Ran into a problem…after ordering my latte (non-fat milk, no whipped cream, of course…I’m still feeling my hibernation weight) and sitting down, I found myself sitting in front of this sign for the new Color Nook…and I got distracted. I looked around the cafe area, and saw a few people holding e-readers. I decided to take a quick walk around the store, just out of curiosity’s sake. Know what I found? Something you never would have seen a couple of years, or even one year, ago. I counted…approximately one-third of the people reading in the cafe or wandering around the store shopping were carrying an e-reader. Some were reading, some were scoping out books to buy, instantly on their ereader. You know what? The ebook revolution is here…and if you’re a self-published author, or struggling-to-get-published one, you need to jump on this bandwagon right now.

Here are some amazing, and possibly sobering (although I find them exciting) statistics:

  • Barnes & Noble’s online store ( sold more ebooks in 2010 than paper.
  • ebook sales passed paper earlier in the year.
  • The Kindle 3 (latest) is the best-selling item in Amazon’s history, surpassing the 7th Harry Potter book.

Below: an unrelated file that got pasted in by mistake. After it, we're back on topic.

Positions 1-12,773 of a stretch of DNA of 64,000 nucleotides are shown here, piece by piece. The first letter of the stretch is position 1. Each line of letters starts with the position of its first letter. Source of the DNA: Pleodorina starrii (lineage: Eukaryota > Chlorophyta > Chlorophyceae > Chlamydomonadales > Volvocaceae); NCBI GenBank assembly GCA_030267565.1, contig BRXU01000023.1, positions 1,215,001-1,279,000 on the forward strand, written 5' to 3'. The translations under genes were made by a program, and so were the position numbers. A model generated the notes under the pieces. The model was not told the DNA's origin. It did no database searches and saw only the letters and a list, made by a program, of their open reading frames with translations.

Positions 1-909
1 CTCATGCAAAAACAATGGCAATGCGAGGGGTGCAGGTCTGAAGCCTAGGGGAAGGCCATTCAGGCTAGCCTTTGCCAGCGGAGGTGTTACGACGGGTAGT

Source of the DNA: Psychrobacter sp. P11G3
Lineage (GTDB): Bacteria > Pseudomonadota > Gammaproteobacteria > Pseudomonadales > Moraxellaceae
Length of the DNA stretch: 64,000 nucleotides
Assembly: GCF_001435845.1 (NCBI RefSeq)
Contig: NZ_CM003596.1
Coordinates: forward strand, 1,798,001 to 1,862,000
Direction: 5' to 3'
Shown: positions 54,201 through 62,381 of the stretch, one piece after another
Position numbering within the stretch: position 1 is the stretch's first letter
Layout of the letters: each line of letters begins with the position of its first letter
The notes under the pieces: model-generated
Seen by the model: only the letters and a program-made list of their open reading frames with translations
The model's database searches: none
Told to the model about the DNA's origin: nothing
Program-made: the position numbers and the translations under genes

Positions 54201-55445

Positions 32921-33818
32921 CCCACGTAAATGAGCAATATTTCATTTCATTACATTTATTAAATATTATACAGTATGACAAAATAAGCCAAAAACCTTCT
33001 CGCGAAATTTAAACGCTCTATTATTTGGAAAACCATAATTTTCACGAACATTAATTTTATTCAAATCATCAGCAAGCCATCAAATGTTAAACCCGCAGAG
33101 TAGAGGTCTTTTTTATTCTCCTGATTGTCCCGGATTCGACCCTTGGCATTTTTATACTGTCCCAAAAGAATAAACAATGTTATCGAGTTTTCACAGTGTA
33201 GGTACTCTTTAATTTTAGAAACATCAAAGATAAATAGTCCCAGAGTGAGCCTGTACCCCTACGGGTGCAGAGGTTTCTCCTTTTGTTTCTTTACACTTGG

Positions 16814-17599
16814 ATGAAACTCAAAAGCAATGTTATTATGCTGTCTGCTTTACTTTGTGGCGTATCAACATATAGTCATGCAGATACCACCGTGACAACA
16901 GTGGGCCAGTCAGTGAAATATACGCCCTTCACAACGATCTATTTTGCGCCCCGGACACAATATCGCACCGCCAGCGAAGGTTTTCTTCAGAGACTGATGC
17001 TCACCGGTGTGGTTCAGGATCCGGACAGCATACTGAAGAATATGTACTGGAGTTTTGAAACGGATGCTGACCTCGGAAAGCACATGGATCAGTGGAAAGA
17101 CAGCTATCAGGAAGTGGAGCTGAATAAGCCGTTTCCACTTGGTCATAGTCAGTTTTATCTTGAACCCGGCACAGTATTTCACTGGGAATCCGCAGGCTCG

• Barnes & Noble sold 1 million ebooks on Christmas Day alone.
  • Sales of ereaders (Kindle, Nook, Sony, Kobo, et al) are expected to grow from 15 million in 2010 to 60 million in 2015
  • Ebook sales in the US are expected to grow from $1 billion in 2010 to $2.8 billion in 2015

None of these statistics are truly factoring in the explosive growth of the tablet computer segment (iPad, Galaxy, Xoom, PlayBook), which are not dedicated ereaders, but more of a hybrid between smartphone and laptop. However as that market continues to rapidly expand, more and more consumers will use them as ereaders, even further increasing the statistics above. Oh, and of course, how many millions use their iPhone/Android phones as books? I know I do.

Speaking of tablets, in two days Apple will announce the iPad 2, which is expected to be thinner and lighter, making it even more practical as an ereader. Apple isn’t stopping there – even though there is some controversy with their iBooks store, never count them out of attempting to dominate a market segment.

I always thought when I was young that to be successful, I needed to see my novel in print, on a bookshelf, in a real bookstore. Otherwise, no one would take me seriously, and no one would end up buying my book, and no one would read the stories I had to tell. I don’t feel that way any longer. It’s never been a better time to be a writer! I can’t emphasize that statement enough.

Oh, and that thing about seeing my book in the bookstore? Done.

P.S. That is NOT Photoshopped – the Nook demo person suggested I download an ebook to try out the reader and its features, on the store’s dime, so what did I decide to download? You guessed it…and I left it there for other shoppers to see…